‘Old Blue House’ going away party
WRAC (130 N Madison St.) — Thursday, Dec. 3 at 4:30 p.m.
At the top of the notoriously steep hill overlooking the University of Iowa’s Iowa Memorial Union, a semi truck driver parks his vehicle to make a delivery. Moments after walking toward the Pappajohn Business Building, the driver notices something was amiss: his unattended truck, carrying 200 to 300 gallons of fuel, was in motion once again. The vehicle hurtled down Market Street until it jumped the curb and crashed into the northeast corner of a little blue house. This building was—and still remains—home to the Women’s Resource and Action Center (WRAC), a feminist organization that has served University of Iowa students and Iowa City community members since 1971.
In 1994, current WRAC Director Linda Kroon was working on her computer when the fuel truck careened into her office. Buried under plaster and diesel fuel, Kroon was the only person injured, later noting, “I was very fortunate; I didn’t have any broken bones, no internal injuries.” However, she wasn’t the only thing pulled out of the debris: stacks of corn cobs were discovered in the caved-in walls. When the small blue house was built in 1892, those cobs were commonly used as insulation—the update insulation placed in the walls after the crash is one of only a few real renovations the building has received in its long lifespan.
WRAC has operated out of this house since 1976, and these days, around 12,000 people pass in and out of the blue house’s front door each year. It offers support groups, counseling services, victim advocacy and a variety of training programs. “It’s a long list,” Kroon said. “We also host things within Iowa City—the women’s music festival and poetry readings and film discussions. Lots and lots of groups meet here.”
“We’re never going to be an office where you walk in and there’s a bunch of cubicles—that doesn’t suit what we do.” — Linda Kroon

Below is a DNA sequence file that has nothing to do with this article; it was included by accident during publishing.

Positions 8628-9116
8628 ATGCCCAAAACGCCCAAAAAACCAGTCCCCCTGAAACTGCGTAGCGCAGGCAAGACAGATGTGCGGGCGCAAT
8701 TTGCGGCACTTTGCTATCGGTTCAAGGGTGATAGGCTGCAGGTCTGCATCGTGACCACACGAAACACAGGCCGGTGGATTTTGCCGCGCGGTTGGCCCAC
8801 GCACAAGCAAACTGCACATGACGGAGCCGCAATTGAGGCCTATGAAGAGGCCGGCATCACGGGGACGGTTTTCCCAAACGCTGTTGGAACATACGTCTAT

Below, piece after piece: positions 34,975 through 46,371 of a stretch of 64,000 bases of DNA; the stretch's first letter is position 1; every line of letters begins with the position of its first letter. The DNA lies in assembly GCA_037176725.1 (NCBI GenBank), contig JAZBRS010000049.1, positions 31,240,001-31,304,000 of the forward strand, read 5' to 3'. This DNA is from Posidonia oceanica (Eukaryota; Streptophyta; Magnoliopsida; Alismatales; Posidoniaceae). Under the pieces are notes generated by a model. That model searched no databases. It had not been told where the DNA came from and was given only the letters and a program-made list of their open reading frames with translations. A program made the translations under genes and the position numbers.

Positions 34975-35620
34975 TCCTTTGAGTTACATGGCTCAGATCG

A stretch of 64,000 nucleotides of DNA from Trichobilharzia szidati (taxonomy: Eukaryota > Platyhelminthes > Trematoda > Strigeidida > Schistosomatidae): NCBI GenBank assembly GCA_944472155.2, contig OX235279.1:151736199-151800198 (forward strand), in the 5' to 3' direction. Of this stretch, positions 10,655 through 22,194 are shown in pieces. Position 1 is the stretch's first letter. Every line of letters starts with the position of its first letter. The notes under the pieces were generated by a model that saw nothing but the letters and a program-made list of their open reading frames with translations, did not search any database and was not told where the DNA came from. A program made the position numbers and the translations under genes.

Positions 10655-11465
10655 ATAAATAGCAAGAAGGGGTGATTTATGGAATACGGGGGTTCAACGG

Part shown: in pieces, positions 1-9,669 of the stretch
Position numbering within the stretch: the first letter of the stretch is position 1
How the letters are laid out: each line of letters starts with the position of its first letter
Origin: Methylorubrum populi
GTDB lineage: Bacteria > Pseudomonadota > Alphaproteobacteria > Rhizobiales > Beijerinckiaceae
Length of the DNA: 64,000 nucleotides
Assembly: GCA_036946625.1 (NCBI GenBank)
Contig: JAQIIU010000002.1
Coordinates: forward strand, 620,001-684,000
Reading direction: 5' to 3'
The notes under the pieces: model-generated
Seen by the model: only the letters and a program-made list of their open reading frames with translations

So many clubs hold meetings in the WRAC that Kroon was worried she would forget some when asked to list them all. In the ‘90s, the WRAC brought author Leslie Feinberg to Iowa City for a reading of her famous novel, Stone Butch Blues. During the reception afterwards, Kroon recalls how there were so many people packed into the small blue house that many were waiting outside on the sidewalk. Even if the house is too small for some events, Kroon said the WRAC prides itself on “being a place where people can come together and start organizations that give back to the community.”
The WRAC’s staff size has increased to six full-time and seven part-time workers, compared to zero paid employees for its first five years. Kroon said there was a huge surge in volunteers this fall, bringing up the count to 100. This is such a large increase that it has been impossible to hold fall trainings in the WRAC itself—new volunteers have to be trained in other places like the Lindquist Center or the Iowa Memorial Union. “There are record numbers of new folks showing up and wanting to be involved, but the house isn’t getting any bigger and it’s in bad shape,” Kroon said.
Many aspects of the building have been haphazardly adapted to suit the new occupants’ needs. The narrow, private staircases toward the back of the house that Kroon jokingly refers to as the “servants’ quarters” have been blocked off by wood and converted into storage areas. What was once a small, quaint kitchen is now a crammed office shared between two people. Old sink plumbing hookups are still prominent in the room, placed in a way that ensures toes are always stubbed. A back room that was added on sometime in the 1940s is multi-functional, holding a large number of desks for staff and an open space for meetings and other events. Upstairs, old bedrooms have become counseling areas complete with soothing paintings, most of which Kroon said were gifted to the WRAC. After walking through most of the house, I was overwhelmed with stark reminders of WRAC’s dire state: peeling paint clumped in the corners of rooms, antiquated items like the Detex watchclock rusting away on the wall, torn screen doors upon torn screen doors piled up in the basement. A thriving organization confined by its debilitating environment.